The eyes are one of the most easily affected parts of the body because they are open most of your waking hours, they are moist and the tissue around them is tender. Pet hair, pollen and other particles that float through the air may drift into the eyes, irritating them and causing an itching sensation. Other conditions may cause itching eyes, and in some cases you'll need medical treatment to heal.
Itching, burning and tearing of the eyes may be an indication that you are suffering from allergies. Some of the elements that may cause eye allergies are pollen, pet dander, dust mites, mold, cigarette smoke, perfumes and automobile exhaust. As uncomfortable as eye allergies may be, they hardly ever cause permanent damage or serious harm to your eyes, according to an article on the American College of Allergy, Asthma and Immunology website. To avoid allergens that affect the eyes, stay indoors when the pollen count in your area is high. When you go outdoors, wear glasses and sunglasses to create a shield from airborne particles. Change air conditioner filters monthly and wash bedding in hot water to eliminate dust mites. Try to avoid rubbing or scratching your eye area to avoid further irritation and possible infection. Clean all moist areas, such as the kitchen and bathroom, frequently to avoid mold. After handling pets, wash your hands before touching your face.
Conjunctivitis, also known as pink eye, is caused by bacteria, a virus or allergies, according to the Mayo Clinic. In some cases, it may be contagious, and it may spread from one eye to the other. Conjunctivitis inflames the membrane lining your eye lid and causes the blood vessels in that area to redden. In some cases, you may have a discharge from the eye area. If you suspect you have conjunctivitis, see your doctor for treatment as soon as possible.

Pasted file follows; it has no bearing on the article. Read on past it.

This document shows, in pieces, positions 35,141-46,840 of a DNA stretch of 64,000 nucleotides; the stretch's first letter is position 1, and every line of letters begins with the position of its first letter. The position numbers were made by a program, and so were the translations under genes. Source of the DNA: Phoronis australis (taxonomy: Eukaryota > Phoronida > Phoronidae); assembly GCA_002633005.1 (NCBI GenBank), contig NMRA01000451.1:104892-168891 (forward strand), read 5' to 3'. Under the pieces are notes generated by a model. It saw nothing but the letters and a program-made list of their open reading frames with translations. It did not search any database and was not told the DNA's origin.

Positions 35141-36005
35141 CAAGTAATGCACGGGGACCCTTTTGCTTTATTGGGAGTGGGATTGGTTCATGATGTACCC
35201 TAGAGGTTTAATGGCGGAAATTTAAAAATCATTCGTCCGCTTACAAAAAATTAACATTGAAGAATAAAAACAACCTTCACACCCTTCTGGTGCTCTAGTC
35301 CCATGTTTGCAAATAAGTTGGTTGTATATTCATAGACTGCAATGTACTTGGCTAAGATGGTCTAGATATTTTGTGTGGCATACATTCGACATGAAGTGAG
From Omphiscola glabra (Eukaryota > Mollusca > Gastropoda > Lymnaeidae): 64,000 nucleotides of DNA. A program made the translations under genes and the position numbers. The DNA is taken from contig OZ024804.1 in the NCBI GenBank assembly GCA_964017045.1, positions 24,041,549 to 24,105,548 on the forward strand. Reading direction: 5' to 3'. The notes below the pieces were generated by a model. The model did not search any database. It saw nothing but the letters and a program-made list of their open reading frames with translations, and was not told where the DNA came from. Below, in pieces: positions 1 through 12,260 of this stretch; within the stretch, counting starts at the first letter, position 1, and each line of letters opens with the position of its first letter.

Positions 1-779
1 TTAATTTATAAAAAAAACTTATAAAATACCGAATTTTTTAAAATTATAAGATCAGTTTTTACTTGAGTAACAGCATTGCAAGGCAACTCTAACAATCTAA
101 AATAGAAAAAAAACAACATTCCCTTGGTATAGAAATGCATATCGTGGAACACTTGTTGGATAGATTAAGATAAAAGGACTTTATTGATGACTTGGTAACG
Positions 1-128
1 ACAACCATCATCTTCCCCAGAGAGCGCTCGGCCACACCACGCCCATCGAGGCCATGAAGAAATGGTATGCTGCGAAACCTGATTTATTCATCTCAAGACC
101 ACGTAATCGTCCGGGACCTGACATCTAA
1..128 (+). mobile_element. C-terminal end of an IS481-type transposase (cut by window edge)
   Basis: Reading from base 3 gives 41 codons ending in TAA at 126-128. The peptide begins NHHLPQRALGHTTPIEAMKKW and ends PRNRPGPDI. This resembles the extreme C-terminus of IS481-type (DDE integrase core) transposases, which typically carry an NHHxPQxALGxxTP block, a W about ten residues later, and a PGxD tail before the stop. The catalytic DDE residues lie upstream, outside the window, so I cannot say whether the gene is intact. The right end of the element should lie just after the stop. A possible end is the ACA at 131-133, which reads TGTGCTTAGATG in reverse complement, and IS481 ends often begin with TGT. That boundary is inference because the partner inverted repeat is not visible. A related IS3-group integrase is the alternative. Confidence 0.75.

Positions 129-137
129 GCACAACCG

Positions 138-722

If your eyes don't produce the right amount of tears to stay lubricated, you may have dry eye, which can be irritating and cause itching. William Dupps, M.D., PhD, an ophthalmologist at the Cleveland Clinic Cole Eye Institute, explains that there are three layers of tears—water, oil and protein. Dry eye may be caused by an imbalance of these elements. There are several treatment options for dry eye. Your doctor may recommend over-the-counter or prescription artificial tears. Increase omega 3 fatty acid foods if your condition is caused by insufficient oil. Salmon, tuna, flaxseed and walnuts are excellent sources of omega 3. Avoid air blowing direction into your eyes from air conditioning vents in your home and car. If your dry eye is causing inflammation in the eye lid, oral antibiotics may help. A last resort may be surgery to plug the drain that removes tears from the eye surface.
Blepharitis, an eye lid inflammation, is caused by bacteria or allergies. This common condition may create an itchiness and swelling around the eyes and a scaly texture at the eyelash base. As this condition progresses, the eyes become more irritated, and a crust may form. It may give you the sensation of always having something in your eye. An article on the Cleveland Clinic website claims that blepharitis isn't curable, but it is treatable. The first step is to apply a warm, wet washcloth over your closed eyes for about five minutes to loosen the crust and oils. Next, apply baby shampoo or mild soap diluted with half water to the area with a warm washcloth, keeping the eye closed as you gently rub the cleansing solution over the area. Rinse with a clean, wet washcloth and pat dry.